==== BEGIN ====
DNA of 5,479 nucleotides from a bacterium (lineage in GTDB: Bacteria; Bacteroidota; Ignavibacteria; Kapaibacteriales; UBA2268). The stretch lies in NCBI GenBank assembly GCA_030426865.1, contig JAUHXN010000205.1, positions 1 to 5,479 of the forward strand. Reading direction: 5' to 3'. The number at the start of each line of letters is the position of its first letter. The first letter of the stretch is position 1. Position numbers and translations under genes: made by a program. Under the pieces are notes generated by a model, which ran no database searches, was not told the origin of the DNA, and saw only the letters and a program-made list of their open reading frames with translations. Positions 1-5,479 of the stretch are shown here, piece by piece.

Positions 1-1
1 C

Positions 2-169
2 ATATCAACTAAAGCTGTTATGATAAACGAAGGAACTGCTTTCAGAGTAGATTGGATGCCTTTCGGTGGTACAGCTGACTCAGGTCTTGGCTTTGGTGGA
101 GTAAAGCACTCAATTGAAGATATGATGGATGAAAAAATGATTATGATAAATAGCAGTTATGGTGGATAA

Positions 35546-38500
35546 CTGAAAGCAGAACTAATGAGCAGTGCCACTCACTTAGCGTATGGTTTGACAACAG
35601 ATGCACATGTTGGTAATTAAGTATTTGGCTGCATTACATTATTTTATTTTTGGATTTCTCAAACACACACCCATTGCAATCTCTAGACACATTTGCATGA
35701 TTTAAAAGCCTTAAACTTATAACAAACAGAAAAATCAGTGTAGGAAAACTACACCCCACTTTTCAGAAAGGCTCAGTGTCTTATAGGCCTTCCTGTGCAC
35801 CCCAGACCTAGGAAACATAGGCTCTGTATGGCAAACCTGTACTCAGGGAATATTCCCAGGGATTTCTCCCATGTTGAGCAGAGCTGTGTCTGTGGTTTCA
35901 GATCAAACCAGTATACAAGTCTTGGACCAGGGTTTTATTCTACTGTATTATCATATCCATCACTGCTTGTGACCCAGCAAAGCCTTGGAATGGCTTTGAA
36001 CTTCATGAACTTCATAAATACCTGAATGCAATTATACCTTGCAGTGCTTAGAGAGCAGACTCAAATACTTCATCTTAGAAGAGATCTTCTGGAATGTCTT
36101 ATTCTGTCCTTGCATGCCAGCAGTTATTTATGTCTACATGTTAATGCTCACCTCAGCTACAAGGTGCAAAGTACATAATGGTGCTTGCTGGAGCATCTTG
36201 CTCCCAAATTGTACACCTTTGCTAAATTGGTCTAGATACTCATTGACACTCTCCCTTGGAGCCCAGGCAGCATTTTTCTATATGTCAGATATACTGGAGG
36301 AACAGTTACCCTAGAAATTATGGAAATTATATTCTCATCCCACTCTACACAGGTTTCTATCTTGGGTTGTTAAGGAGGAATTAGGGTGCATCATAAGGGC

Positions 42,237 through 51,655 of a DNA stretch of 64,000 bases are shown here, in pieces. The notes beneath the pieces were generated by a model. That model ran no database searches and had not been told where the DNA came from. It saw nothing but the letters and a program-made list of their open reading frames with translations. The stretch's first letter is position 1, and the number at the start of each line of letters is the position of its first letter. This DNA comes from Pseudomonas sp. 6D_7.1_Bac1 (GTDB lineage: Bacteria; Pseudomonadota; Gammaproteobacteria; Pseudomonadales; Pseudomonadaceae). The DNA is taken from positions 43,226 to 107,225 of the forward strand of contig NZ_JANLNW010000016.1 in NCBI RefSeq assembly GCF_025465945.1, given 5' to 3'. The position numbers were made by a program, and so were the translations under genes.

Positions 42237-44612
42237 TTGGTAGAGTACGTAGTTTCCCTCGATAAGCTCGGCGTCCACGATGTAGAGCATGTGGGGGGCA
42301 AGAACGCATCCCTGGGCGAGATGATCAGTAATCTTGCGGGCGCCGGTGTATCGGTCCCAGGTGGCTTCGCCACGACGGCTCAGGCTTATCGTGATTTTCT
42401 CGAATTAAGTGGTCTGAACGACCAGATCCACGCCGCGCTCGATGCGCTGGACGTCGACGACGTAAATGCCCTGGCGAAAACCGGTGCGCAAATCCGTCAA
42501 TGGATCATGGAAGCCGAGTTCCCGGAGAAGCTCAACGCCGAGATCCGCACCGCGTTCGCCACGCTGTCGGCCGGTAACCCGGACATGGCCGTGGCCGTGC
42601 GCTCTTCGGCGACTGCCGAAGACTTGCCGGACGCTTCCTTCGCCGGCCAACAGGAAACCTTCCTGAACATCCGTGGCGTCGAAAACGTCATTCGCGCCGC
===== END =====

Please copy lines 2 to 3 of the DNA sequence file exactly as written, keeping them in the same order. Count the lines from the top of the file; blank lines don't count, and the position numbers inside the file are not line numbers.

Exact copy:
Positions 1-1
1 C